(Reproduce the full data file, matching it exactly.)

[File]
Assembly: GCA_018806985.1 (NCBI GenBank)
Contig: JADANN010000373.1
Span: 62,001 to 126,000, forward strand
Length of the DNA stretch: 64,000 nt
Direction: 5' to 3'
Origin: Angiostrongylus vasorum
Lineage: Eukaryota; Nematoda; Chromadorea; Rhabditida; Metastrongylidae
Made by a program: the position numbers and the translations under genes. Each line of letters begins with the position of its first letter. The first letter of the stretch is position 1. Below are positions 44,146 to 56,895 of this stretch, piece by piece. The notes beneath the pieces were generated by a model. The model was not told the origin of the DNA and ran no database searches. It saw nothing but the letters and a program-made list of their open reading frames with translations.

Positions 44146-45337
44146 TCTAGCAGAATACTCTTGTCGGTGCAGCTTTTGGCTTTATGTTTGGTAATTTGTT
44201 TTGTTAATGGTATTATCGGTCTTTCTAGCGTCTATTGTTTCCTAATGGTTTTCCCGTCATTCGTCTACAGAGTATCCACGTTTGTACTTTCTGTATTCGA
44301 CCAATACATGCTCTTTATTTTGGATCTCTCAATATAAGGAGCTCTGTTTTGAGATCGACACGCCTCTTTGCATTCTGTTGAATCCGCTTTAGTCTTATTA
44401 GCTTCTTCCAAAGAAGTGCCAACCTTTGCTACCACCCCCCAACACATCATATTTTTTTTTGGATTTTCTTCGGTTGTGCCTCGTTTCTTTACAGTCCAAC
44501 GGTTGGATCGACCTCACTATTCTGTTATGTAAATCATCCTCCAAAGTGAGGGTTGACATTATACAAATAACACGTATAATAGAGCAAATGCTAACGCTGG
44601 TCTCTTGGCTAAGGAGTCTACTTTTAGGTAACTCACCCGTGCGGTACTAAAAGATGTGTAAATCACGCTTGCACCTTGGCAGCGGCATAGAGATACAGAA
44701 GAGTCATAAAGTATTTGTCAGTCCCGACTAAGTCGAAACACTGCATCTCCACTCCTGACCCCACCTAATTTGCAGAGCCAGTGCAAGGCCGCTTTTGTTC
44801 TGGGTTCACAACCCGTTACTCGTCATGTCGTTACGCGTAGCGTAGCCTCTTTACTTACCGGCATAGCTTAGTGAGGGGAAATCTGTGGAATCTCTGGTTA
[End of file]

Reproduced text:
Assembly: GCA_018806985.1 (NCBI GenBank)
Contig: JADANN010000373.1
Span: 62,001 to 126,000, forward strand
Length of the DNA stretch: 64,000 nt
Direction: 5' to 3'
Origin: Angiostrongylus vasorum
Lineage: Eukaryota; Nematoda; Chromadorea; Rhabditida; Metastrongylidae
Made by a program: the position numbers and the translations under genes. Each line of letters begins with the position of its first letter. The first letter of the stretch is position 1. Below are positions 44,146 to 56,895 of this stretch, piece by piece. The notes beneath the pieces were generated by a model. The model was not told the origin of the DNA and ran no database searches. It saw nothing but the letters and a program-made list of their open reading frames with translations.

Positions 44146-45337
44146 TCTAGCAGAATACTCTTGTCGGTGCAGCTTTTGGCTTTATGTTTGGTAATTTGTT
44201 TTGTTAATGGTATTATCGGTCTTTCTAGCGTCTATTGTTTCCTAATGGTTTTCCCGTCATTCGTCTACAGAGTATCCACGTTTGTACTTTCTGTATTCGA
44301 CCAATACATGCTCTTTATTTTGGATCTCTCAATATAAGGAGCTCTGTTTTGAGATCGACACGCCTCTTTGCATTCTGTTGAATCCGCTTTAGTCTTATTA
44401 GCTTCTTCCAAAGAAGTGCCAACCTTTGCTACCACCCCCCAACACATCATATTTTTTTTTGGATTTTCTTCGGTTGTGCCTCGTTTCTTTACAGTCCAAC
44501 GGTTGGATCGACCTCACTATTCTGTTATGTAAATCATCCTCCAAAGTGAGGGTTGACATTATACAAATAACACGTATAATAGAGCAAATGCTAACGCTGG
44601 TCTCTTGGCTAAGGAGTCTACTTTTAGGTAACTCACCCGTGCGGTACTAAAAGATGTGTAAATCACGCTTGCACCTTGGCAGCGGCATAGAGATACAGAA
44701 GAGTCATAAAGTATTTGTCAGTCCCGACTAAGTCGAAACACTGCATCTCCACTCCTGACCCCACCTAATTTGCAGAGCCAGTGCAAGGCCGCTTTTGTTC
44801 TGGGTTCACAACCCGTTACTCGTCATGTCGTTACGCGTAGCGTAGCCTCTTTACTTACCGGCATAGCTTAGTGAGGGGAAATCTGTGGAATCTCTGGTTA